The Indian Ocean nation of Seychelles has raised $15 millionfrom the world’s first “blue bond” to finance ocean-based projects.
Seychelles, which is dependent upon the ocean for its economy and food, will use the funds protect 81,000 square miles with limits on fishing, oil exploration and large-scale development in fragile habitats.
Seychelles has striking underwater reefs, but oil and gas companies have begun exploring its waters.
The country, which defaulted on its debt in 2008, had searched for a way to balance marine protection and financial stability.
Last February, the Nature Conservancy bought nearly $22 million of Seychelle’s $406 million debt in exchange for officially protecting one-third of the country’s marine area.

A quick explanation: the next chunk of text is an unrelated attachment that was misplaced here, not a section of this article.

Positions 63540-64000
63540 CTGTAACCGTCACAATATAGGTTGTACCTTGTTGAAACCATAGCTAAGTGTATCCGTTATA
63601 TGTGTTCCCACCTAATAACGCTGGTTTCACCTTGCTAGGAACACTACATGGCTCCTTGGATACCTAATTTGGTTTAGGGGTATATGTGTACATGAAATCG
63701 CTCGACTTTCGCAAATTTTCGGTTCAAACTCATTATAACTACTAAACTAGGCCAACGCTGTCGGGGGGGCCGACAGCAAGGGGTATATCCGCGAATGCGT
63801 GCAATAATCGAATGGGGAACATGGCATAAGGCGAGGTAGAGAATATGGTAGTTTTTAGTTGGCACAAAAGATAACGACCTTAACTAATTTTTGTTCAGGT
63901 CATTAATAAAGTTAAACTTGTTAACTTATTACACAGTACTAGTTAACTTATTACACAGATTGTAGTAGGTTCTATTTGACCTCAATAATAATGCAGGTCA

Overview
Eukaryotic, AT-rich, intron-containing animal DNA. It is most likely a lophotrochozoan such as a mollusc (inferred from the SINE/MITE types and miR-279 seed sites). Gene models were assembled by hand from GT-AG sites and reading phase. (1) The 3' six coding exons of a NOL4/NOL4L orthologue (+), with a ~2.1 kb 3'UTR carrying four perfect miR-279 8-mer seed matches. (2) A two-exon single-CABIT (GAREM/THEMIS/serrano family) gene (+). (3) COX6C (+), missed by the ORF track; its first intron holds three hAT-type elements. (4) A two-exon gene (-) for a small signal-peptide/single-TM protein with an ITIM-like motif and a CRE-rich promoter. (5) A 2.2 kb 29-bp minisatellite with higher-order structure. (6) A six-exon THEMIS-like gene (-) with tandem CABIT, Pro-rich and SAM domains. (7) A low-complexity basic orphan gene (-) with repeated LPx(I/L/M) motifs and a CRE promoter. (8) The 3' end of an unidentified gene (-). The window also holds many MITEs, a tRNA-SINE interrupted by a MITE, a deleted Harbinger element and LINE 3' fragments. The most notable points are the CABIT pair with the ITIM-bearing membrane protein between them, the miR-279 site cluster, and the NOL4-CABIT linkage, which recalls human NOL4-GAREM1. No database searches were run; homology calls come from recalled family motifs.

The current 10-year blue bond was supported by the World Bank, which offered a $5 million guarantee.
The bank said in a statement: “The general population will benefit from a healthier marine environment and increased food security.”
The bond allocates a large portion for low-interest loans and grants to fishermen and research on sustainable fisheries projects.
World Bank Vice President of Sustainable Development Laura Tuck said that the agency is “excited to be involved in the launch of this sovereign blue bond, and believes it can serve as a model for other small-island developing states and coastal countries.”
The blue bond issue comes just before the first Sustainable Blue Economy Conference to be held later this month in Nairobi.
Conference participants hope to look at ways to harness the potential of waterways that improve lives and encourage conservation efforts.
Sources: Reuters, Inter Press Service